It’s a lesson the Mughals learned the hard way: if you cannot raise the revenues to pay for your government, your country won’t be yours to govern for very long.
If you look at the raw numbers alone, the story can be quite alarming. Pakistan’s stock of public debt has doubled since this government came into power, but that number can be misleading. When thinking about debt it’s better to look at the proportions, rather than the raw quantities.
“The debt to GDP ratio is not changing,” says Hafiz Pasha, who is a leading adviser to the government on revenue affairs, and is widely known as a fiscal hawk.
“In fact, over the past decade, the debt to GDP ratio has actually fallen very sharply, from about 80 per cent at the end of the 1990s to just over 60 per cent now.”
That proportion means that Pakistan is in fact much better off, in terms of its indebtedness, than many other countries that are living through a sovereign debt crisis. In Greece, for instance, the same ratio stands at 164 per cent, for Japan it’s at 229 per cent, for Singapore 100 per cent and so on.
But even proportions are not that straightforward. How much debt is appropriate for any given country to be carrying?
The answer to that question depends on the ability of the country in question to pay the costs of servicing the debt. And that is where Pakistan has a problem – in debt servicing payments.
“More than 60 per cent of net revenue receipts of the federal government go towards debt servicing,” says Dr Pasha, “which leaves hardly anything behind for other expenditures like health and education”.
For the other high income countries that are in the midst of a sovereign debt crisis these days, the problem is different from the one we’re facing here, and therefore their situation is not comparable. Those countries have documented economies, and they can raise additional tax revenue quickly by broadening their tax base or cutting their bloated entitlement expenditures.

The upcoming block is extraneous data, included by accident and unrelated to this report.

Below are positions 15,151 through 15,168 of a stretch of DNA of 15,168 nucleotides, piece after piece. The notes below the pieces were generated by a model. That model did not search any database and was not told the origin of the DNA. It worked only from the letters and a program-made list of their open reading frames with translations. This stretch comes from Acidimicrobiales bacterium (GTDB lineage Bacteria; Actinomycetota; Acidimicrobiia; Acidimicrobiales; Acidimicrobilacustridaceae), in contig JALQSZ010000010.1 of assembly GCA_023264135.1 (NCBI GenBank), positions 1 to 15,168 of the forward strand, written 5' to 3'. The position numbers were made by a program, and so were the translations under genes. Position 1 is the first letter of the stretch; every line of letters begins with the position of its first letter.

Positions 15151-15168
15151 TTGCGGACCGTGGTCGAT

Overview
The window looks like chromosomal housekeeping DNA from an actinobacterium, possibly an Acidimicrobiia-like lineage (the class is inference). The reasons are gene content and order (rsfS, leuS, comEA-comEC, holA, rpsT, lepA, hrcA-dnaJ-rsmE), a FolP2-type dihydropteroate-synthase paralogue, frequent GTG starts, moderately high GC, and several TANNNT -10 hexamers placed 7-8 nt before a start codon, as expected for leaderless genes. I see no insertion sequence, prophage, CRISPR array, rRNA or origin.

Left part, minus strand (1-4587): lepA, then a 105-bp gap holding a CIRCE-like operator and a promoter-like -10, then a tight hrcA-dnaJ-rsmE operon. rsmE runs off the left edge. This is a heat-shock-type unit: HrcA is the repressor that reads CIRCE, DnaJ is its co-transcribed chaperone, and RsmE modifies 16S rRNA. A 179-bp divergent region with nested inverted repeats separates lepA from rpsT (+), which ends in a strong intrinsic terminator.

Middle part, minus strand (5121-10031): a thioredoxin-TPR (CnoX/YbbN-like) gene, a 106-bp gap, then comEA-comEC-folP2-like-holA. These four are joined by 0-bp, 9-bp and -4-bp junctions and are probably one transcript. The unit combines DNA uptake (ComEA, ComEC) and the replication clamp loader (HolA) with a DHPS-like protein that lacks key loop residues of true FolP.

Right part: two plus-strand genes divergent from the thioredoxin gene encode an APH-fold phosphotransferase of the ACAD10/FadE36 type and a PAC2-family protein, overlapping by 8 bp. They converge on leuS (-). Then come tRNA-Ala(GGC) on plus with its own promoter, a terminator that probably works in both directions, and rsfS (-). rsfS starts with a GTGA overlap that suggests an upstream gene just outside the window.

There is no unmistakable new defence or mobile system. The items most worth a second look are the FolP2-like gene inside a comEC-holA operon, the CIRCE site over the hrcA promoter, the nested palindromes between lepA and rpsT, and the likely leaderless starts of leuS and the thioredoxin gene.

Fiscal reform The main issue for them is not the mechanics of fiscal reform, since the revenue lines are there to be tapped. Their issue is building the consensus around the required adjustment, the politics of fiscal reform, which is tricky because all post-war generations in those countries have grown up in the shadow of the large welfare states that are eating up so much of their fiscal resources.
In Pakistan, however, both the mechanics and politics of fiscal adjustment are stacked against the reforms.
“Given flagging growth our revenue lines are pretty stretched out as they are, so additional tax revenue is going to be very difficult to generate,” says Salim Raza, former Governor of the State Bank of Pakistan. “From where will they pay the additional costs of all the new debt they are taking on today?”
Many economists seem to agree that Pakistan’s growing domestic debt wouldn’t be as much of a problem if it was accompanied by fiscal reforms that produced corresponding increases in revenues.
An economy the size of Pakistan, with GDP at official exchange rate estimated at just over $200 billion in 2011, should reasonably be able to carry a total public debt burden of $135 billion, provided that it is able to capture at least 15 per cent of this GDP in its tax net.
But Pakistan is borrowing precisely because it cannot capture more than nine per cent of its GDP in taxes, and additional taxes will take years to develop, since political will needs to be forged, followed by the mechanisms for collection and audit, and documentation of incomes through reform of the archaic revenue machinery. For comparison, consider that it took the country almost one full decade to develop one new revenue head in our fiscal machinery: the Sales Tax.
So the real problem is not the accumulation of debt, but rather the failure to develop the fiscal machinery which can help sustain the levels of public debt required by an economy facing the challenges of today's world. Since most of the domestic debt is held by a small group of large banks, this means the financial system is being used to fill in for the failure of the revenue machinery.
“The contours of a debt trap are now taking shape and if it's not tackled now, it will make the whole financial system very vulnerable” says Farid Khan, CEO of ABL Asset Management Company, one of the country’s largest mutual funds which invests heavily in government debt.
“As yet, we don't feel that sovereign risk is indigestible but the system's capacity to bail the government out is filling up fast.”
When you get to a point where your additional tax revenues are no longer sufficient to pay for the costs of servicing your debts, then the country enters what is known as a “debt trap”, when you start borrowing just to service the debt you took out yesterday.
The Mughals could tell you a lot about what happens after that, if only they had been paying attention to their fiscal health, but I don’t think they figured out their predicament until it was too late. - Concluded